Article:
Season two of Ozark released last week on Netflix and if you haven’t been able to catch up, here’s what you need to know.
A Chicago financial advisor, Marty Byrde (Jason Bateman), has been quietly laundering money with his partner, Bruce (Josh Randall), for a drug kingpin named Camino Del Rio (Esai Morales), working for a cartel run by Omar Navarro.
Upon discovering $8 million of his money missing, Del Rio dispenses with Bruce, but agrees to spare Marty after hearing his plan to replace the missing money – and move the operation to the Ozarks.
Marty quickly uproots his family – his philandering wife Wendy (Laura Linney) and their two teenage kids, Charlotte (Sofia Hublitz) and Jonah (Skylar Gaertner) – and sets about finding both a home and a struggling business in the lazy lake resort through which to launder his cash.
While Wendy finds an adequate house for the family to live in, there’s a catch – the crotchety current occupant, Buddy Dyker (Harris Yulin) comes with it, until he dies.
Meanwhile , Marty finds the run down Blue Cat Lodge as the perfect venue for an “angel investor” to bring it back to life for longtime owner Rachel Garrison (Jordana Spiro).
But while attempting to find another way to generate cash flow, by offering to build a church for a boating preacher (Michael Mosley), Marty runs afoul of a local drug lord, Jacob Snell (Peter Mullan).
Snell, with his tough-as-nails wife Darlene (Lisa Emery), has been using the preacher to distribute heroin by stuffing it inside hymnals, as well as trying to run his own money laundering operation, which Marty has interrupted by taking over a sleazy strip joint, Lickety Splitz, to pass his own cash.
Besides Snell, Marty also has to deal with the backward Langmore clan, whose 19-year-old “matriarch” Ruth (Julia Garner), wrangles her redneck uncles and cousins as they plot to rid Marty of his bounty, under indirect supervision of her menacing, imprisoned father Cade (Trevor Long).
Her oldest uncle Russ (Marc Menchaca) unknowingly becomes connected with FBI agent Roy Petty (Jason Butler Harner), who has come to the Ozarks in his continuing search for a way to entrap Del Rio’s Mexican boss – and possibly the Byrdes.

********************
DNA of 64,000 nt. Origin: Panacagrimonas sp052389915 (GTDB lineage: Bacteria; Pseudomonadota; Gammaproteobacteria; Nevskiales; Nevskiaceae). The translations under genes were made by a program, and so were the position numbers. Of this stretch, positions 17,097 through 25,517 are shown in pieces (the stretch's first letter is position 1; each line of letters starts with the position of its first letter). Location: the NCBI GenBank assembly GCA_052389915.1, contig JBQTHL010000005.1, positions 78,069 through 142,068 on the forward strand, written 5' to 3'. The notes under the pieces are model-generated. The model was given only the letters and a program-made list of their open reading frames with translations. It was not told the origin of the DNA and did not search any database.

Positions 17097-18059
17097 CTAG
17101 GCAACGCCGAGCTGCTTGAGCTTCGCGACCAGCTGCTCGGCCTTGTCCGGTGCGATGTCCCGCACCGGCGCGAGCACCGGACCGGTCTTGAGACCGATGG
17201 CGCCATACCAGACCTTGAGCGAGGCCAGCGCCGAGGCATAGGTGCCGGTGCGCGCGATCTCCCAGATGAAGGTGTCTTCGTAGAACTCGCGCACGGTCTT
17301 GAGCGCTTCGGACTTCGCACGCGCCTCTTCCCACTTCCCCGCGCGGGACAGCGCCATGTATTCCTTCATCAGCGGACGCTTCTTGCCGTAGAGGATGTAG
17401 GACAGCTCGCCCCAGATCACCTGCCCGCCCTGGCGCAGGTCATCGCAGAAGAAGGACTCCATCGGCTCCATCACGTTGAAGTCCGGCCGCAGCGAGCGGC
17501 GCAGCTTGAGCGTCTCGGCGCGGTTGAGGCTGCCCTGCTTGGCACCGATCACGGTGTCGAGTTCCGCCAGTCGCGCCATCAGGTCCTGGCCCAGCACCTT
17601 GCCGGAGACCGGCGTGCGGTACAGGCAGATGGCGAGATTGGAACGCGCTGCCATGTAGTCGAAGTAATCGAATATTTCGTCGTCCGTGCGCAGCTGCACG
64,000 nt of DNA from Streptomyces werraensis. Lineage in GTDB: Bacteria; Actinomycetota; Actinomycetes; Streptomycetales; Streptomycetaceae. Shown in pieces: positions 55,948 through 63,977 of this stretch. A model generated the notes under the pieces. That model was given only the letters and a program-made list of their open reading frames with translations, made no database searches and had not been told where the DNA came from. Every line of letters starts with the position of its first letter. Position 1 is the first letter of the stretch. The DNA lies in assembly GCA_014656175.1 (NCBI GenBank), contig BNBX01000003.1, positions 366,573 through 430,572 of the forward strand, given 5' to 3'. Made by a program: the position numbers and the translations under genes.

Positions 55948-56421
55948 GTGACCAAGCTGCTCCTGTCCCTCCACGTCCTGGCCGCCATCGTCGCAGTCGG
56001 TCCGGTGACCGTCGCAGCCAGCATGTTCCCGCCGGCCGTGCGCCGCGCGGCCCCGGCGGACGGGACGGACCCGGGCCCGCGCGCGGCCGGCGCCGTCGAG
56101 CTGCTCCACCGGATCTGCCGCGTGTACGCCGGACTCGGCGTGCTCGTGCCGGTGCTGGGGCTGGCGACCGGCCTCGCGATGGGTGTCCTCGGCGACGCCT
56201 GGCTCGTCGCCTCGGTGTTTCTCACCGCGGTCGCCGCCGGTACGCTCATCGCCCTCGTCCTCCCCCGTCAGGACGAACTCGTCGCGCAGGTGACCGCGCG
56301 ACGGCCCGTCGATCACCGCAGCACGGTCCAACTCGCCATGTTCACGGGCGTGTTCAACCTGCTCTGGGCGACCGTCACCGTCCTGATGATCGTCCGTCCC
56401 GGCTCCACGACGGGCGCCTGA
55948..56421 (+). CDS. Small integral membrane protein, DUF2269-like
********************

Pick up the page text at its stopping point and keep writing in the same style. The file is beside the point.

Marty finds himself in a race against time to complete his commitment to Del – and thus save his family from peril – and steer clear of Snell and Petty, all the while trying to find a way to keep his family afloat while they navigate their new world.
The Byrdes find themselves in this new environment mainly due to a misstep by Marty’s business partner, though there are a few other contributing factors to the changes in their lives, says actor, director and executive producer Bateman.
“Initially, we find them in Chicago, deeply and comfortably set in their ways – both in what is obvious and what is not obvious, both domestically and with Marty’s work. But you start to see some cracks in both of those worlds – and pretty quickly you see it cracked completely open.
“They have to react to that and try to navigate these dangers.” Bateman, who besides his acting work in countless films and television series (including his role as Michael Bluth on Arrested Development), came to Ozark partly due to his passion for directing, as well.
“My agent called me, telling me he just read one of the best scripts he’d ever read,” he says. “I wasn’t really looking for a series, but he answered, ‘I know, but I can’t unread this thing’.
“I read it and totally agreed with him, but told him the only way I’d ever consider doing it was if I could direct them all. It would break my heart to just be the actor and watch somebody else have all the fun.”
“To be able to be involved in directing, acting and producing was just a joy of gluttony for me.”